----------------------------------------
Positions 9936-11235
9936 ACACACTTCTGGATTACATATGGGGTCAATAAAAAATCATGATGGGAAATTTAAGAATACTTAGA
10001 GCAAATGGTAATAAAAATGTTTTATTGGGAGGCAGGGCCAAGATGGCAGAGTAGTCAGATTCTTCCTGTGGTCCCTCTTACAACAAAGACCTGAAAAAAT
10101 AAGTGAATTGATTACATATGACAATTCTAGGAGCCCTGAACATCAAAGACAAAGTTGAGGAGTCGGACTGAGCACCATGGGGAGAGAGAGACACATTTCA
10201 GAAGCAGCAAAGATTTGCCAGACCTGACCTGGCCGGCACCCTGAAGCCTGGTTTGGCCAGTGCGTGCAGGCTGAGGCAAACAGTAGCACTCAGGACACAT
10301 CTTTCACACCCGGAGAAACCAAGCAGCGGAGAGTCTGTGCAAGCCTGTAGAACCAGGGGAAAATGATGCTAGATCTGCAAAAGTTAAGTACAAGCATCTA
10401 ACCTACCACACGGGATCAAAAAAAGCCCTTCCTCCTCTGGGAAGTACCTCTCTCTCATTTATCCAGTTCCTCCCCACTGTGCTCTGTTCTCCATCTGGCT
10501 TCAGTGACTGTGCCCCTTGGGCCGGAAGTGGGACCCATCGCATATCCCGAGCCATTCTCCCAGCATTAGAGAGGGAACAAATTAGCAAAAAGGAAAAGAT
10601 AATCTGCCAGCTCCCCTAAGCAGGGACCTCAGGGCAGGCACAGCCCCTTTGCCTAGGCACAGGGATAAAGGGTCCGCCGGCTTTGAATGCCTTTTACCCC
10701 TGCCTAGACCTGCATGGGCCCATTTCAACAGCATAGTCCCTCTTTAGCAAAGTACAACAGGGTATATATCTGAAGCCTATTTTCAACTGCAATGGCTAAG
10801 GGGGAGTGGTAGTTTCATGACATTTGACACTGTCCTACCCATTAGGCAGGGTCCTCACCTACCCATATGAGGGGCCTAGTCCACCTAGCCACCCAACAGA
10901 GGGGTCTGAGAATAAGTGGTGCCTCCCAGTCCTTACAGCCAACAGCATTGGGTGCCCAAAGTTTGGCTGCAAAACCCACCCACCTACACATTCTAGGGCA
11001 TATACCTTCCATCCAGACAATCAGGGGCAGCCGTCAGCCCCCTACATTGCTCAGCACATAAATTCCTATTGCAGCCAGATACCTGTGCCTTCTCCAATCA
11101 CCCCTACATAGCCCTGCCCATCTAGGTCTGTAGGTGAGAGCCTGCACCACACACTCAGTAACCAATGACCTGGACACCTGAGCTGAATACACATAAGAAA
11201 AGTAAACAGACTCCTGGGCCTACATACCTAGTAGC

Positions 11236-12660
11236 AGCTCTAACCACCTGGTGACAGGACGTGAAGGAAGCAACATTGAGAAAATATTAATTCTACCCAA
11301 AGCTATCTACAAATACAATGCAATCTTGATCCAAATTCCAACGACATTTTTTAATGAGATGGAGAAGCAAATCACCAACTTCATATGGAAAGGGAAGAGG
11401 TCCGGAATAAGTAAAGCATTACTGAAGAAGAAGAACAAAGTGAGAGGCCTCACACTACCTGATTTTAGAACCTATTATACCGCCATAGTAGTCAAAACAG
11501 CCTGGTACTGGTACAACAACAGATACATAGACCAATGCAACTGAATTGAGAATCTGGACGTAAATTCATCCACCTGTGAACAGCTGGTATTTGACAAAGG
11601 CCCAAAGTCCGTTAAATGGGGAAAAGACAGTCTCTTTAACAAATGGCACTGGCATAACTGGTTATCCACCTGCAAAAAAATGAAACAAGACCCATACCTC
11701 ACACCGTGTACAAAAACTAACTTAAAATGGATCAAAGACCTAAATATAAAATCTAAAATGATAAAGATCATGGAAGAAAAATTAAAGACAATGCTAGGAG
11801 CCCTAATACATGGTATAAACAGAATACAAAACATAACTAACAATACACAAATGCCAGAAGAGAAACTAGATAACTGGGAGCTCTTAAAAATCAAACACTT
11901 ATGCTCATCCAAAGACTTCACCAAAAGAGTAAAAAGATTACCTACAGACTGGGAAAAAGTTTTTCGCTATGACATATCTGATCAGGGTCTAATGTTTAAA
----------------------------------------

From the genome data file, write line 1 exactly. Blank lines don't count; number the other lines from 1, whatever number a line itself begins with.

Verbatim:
Positions 9936-11235